If I remember rightly, and I may be remembering wrongly, Chronicle of a Death Foretold was the third GGM book I read. After reading Love in the Time of Cholera and One Hundred Years of Solitude I was expecting another hugely involving piece of prose, what I got was an altogether different wee beastie.
Weighing in – if that is the right term – at 128 pages, my initial disappointment at the lack of words was immediately offset with the short summary scripted, as it so often is with books, on the back:
Santiago Nasar is brutally murdered in a small town by two brothers. All the townspeople knew it was going to happen – including the victim. But nobody did anything to prevent the killing. Twenty seven years later, a man arrives in town to try and piece together the truth from the townsfolk. To at last understand what happened to Santiage and why…
Starting a book with the ‘climactic’ event already known should make this book less interesting as a result but this being Márquez he fashions his short story into something with depth and intrigue.
Santiago Nasar, it is claimed, has committed a crime, he is then murdered, effectively letting the whole town play judge, jury and executioner as nobody prevented it, years later the never named Narrator turns up to establish the truth and find out what happened on that fateful day.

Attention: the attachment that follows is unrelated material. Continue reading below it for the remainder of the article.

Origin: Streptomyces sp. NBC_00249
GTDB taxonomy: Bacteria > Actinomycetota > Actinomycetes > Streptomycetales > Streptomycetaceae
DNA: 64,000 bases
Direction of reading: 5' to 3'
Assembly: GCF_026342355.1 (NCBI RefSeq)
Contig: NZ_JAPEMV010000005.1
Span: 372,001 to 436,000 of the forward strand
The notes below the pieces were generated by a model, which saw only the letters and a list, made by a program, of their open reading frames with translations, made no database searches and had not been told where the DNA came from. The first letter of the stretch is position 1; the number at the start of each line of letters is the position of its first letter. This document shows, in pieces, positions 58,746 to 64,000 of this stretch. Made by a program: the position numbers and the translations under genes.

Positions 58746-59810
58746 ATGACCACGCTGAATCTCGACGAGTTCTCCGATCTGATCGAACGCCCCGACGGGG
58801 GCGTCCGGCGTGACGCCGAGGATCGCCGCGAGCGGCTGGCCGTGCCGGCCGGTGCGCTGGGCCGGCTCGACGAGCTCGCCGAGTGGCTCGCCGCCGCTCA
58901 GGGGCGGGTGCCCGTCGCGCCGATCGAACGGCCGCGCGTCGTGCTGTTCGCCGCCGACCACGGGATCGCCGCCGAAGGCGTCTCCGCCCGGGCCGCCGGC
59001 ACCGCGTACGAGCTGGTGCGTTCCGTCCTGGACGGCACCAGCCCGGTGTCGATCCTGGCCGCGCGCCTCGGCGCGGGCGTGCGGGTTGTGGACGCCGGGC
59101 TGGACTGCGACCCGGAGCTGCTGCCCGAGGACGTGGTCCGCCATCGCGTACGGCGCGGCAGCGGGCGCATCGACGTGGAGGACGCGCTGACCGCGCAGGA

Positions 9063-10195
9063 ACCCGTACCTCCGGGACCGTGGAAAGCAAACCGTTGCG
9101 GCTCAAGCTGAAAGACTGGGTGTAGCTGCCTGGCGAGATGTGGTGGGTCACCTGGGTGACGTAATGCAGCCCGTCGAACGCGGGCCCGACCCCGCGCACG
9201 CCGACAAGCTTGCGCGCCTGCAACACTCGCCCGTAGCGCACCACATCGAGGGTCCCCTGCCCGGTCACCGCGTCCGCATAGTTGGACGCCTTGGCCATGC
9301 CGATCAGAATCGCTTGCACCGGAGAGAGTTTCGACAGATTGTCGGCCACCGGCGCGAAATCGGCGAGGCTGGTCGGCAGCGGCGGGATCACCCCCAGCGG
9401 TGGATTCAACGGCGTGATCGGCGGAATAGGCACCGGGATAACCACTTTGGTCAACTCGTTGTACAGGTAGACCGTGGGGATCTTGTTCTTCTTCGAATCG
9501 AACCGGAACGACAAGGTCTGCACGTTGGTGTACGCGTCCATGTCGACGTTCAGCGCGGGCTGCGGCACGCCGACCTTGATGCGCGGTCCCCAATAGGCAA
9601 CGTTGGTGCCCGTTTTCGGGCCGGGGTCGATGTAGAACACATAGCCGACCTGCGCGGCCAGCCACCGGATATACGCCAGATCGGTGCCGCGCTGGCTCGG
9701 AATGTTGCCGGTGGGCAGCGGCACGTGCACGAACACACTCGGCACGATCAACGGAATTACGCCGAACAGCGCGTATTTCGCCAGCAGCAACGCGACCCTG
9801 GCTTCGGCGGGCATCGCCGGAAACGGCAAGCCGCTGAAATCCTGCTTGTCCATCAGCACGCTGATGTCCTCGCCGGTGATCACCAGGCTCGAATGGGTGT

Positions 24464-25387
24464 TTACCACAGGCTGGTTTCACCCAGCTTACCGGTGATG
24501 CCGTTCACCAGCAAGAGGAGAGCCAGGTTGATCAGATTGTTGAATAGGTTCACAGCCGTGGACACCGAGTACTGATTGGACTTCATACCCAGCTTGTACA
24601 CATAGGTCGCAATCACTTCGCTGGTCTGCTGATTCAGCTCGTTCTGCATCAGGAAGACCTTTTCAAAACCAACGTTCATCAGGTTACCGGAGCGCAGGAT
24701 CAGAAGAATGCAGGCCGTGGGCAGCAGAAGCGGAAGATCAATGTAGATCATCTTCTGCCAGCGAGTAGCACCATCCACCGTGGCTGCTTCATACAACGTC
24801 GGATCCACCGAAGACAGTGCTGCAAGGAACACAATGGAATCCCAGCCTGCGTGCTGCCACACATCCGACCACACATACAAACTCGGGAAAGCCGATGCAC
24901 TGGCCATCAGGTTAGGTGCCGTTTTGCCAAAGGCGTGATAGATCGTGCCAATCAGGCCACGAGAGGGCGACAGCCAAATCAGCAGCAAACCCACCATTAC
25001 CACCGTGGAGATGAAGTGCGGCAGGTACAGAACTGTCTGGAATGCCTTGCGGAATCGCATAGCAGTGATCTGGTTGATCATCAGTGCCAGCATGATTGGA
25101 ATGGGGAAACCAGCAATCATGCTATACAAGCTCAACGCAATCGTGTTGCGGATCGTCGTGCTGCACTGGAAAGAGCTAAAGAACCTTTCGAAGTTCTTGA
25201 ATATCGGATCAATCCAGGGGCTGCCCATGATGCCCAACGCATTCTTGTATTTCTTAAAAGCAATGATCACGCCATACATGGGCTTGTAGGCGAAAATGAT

Here’s where Marquez gets clever, as well as writing in a style that has subtle detective story undertones, he also uses the book as a look at the morality of the individual and that of society. Death is used as a vehicle to judge the lives of people and societies ills. The sheer amount of witnesses who can provide testimony of what happened that day is a stark reminder of how silence can be as powerful as speaking out.
It’s human nature to deny everything, the lack of culpability and responsibility is quite frankly alarming, the townspeople’s trust in superstition, omens and supposed foresight (not to mention plain lying over their reminiscences) which naturally absolves them of blame and guilt had me shaking my head in disgust.
It is the fallibility of a community at its worst or at least most complacent and incompetent. Hindsight is a term bandied about after the fact (of course!) and every individual claimed they had good intentions that day yet still a life was extinguished. unsurprisingly the characters become heavily reliant on context and remembrance, or lack there of.
So who has accountability for this crime…the whole town, one individual? And more to the point was Nasar in actual fact even guilty? That of course is for you to decide from the evidence garnered by the anonymous interrogator, but it does open intriguing avenues into how decisions can affect lives how the modern law interprets accountability.
Don’t judge it on this beside the author’s very best works, which is hard to do when the standard is so high but this book is fascinating in its own right and at 128 pages is a nice quick read that will have you thinking over the story for weeks afterwards.